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NC Budget and Tax Center

This is the 6th post of a Budget and Tax Center blog series on public services and programs that face cuts in the budget process or have been underfunded in past years. See the other posts here.

If the Senate budget passes this year, rural communities are going to be living through a nightmare. Despite promises by the McCrory administration to support economic development in rural North Carolina, the budget passed by the state Senate last week continues long-term disinvestment in the very initiatives that rural communities need in order to create jobs and grow their local economies.

For most of the past 30 years, the state’s primary actor in promoting economic development in the state’s 85 rural counties was the N.C. Rural Economic Development Center. Incorporated as a state-charted nonprofit in the late 1980s, the Rural Center used a mix of state funding and private fundraising to support a range of rural development work—everything from small town revitalization efforts and building rehabilitation grants, to small business lending and workforce training programs.

Over the past three years, however, the legislature has significantly reduced state investment in these important activities, undermining the state’s ability to promote job creation and economic revitalization in rural communities, many of which are still grappling with long-term decline in manufacturing. Even in the darkest period of the Great Recession in FY 2009, the state strongly supported these efforts by funding the Rural Center at $24 million. Unfortunately, the new legislative majority in 2011 significantly reduced support for rural development, cutting the Rural Center’s budget down to $16 million.

Then, in last year’s budget, the General Assembly eliminated all state funding for the Rural Center, instead opting to move some of these operations into a newly-created Division of Rural Economic Development in the N.C. Department of Commerce. As part of this move, the legislature reduced state funding for rural development even further, from $16 million in FY 2012-13 for the old Rural Center down to just $13.8 million in FY 2013-14 for the new Rural Development Division, of which $2.5 million was dedicated to a newly created Limited Resource Communities grant program intended to support economic development specifically in designated low-resource communities (e.g., the poorest 40 counties in the state). And the damage to rural development extends beyond the dollar reductions—the new division simply doesn’t carry out many of the specialized initiatives once conducted by the Rural Center: the state no longer supports small business lending in rural areas, targeted rural workforce development, or small town revitalization efforts.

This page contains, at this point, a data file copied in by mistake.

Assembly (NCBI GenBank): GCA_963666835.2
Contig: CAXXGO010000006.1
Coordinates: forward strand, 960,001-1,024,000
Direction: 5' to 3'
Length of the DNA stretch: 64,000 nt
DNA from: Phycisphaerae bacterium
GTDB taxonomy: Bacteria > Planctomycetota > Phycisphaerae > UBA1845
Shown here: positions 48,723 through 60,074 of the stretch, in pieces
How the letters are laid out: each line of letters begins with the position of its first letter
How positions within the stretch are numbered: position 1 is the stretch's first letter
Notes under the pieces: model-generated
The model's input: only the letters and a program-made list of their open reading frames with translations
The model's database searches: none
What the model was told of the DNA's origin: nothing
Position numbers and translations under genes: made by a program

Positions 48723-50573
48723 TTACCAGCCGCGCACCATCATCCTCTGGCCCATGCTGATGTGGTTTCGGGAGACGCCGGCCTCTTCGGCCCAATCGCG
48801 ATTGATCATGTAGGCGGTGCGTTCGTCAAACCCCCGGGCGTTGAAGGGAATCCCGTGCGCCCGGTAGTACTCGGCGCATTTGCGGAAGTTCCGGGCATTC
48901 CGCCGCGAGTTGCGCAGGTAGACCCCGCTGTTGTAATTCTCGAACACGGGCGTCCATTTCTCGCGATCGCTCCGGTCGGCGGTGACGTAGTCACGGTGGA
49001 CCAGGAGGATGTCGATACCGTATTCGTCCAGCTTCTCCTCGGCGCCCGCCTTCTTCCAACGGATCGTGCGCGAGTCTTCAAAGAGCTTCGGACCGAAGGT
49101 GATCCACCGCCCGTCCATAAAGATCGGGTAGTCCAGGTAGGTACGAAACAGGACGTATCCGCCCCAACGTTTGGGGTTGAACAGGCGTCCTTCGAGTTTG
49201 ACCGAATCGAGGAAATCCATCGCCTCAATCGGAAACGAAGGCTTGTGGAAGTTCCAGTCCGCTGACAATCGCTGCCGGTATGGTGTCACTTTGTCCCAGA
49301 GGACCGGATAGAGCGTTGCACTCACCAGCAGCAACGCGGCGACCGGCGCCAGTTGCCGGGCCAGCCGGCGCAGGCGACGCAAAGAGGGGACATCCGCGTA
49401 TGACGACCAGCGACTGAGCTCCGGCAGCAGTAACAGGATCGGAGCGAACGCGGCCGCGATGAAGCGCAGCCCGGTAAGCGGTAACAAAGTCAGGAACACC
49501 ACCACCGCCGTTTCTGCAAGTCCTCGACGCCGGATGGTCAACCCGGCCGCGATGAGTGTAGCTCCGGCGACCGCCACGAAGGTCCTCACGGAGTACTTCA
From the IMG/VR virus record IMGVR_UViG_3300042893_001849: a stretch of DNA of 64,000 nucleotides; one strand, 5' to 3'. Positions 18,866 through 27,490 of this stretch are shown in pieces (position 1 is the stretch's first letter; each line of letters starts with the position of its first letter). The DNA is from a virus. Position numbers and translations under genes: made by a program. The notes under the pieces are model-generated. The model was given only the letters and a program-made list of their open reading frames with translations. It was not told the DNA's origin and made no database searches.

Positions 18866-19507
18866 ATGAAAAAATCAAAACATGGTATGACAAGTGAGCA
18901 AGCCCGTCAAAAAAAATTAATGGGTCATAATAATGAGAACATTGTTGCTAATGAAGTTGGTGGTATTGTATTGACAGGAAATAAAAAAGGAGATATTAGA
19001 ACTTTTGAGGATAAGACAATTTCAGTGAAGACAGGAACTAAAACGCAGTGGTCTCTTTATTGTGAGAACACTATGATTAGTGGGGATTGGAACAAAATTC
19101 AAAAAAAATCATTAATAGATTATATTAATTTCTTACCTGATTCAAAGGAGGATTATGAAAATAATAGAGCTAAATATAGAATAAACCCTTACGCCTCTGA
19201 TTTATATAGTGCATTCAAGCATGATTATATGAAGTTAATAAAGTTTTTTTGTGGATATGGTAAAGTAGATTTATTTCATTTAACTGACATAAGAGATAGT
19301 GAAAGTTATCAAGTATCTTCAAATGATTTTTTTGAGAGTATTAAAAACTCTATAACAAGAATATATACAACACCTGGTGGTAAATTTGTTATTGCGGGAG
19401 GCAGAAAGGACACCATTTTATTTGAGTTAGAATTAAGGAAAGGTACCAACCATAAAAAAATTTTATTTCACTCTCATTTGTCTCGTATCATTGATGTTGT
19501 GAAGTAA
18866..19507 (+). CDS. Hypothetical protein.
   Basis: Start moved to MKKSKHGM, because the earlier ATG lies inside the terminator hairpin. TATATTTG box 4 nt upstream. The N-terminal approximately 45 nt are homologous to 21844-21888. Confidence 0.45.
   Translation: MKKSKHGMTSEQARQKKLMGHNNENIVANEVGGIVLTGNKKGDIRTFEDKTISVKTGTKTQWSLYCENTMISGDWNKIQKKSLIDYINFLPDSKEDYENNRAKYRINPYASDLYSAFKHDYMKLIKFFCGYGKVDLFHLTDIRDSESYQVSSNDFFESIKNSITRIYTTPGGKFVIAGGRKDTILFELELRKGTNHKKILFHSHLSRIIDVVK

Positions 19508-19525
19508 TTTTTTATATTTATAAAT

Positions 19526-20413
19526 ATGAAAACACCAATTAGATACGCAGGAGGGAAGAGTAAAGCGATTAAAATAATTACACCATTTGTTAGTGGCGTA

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NC Budget and Tax Center

Three counties get 56 percent of total incentive dollars

The money North Carolina spends on incentives to grow businesses and create jobs overwhelmingly favors the state’s most wealthy urban areas at the expense of the state’s most distressed—often rural—areas that need the most help, according to a report released yesterday by the Budget & Tax Center.

The state has five major incentive programs that were originally created to target business development resources to economically distressed and rural areas in the state. These programs are known as the OneNC Fund, the Job Development Investment Grant (JDIG), the Jobs Maintenance and Capital Fund, the Industrial Development Fund (IDF), and the IDF-Utility Fund. Unfortunately, the programs have not lived up to their promise and have invested more of these resources in the 20 wealthiest counties (designated Tier 3 counties by the Department of Commerce) than in the poorest 40 counties (designated Tier 1), the report finds.

Specifically, the report looks at the incentive awards made by these five programs from 2007 to 2013 and finds the following mismatches in investment: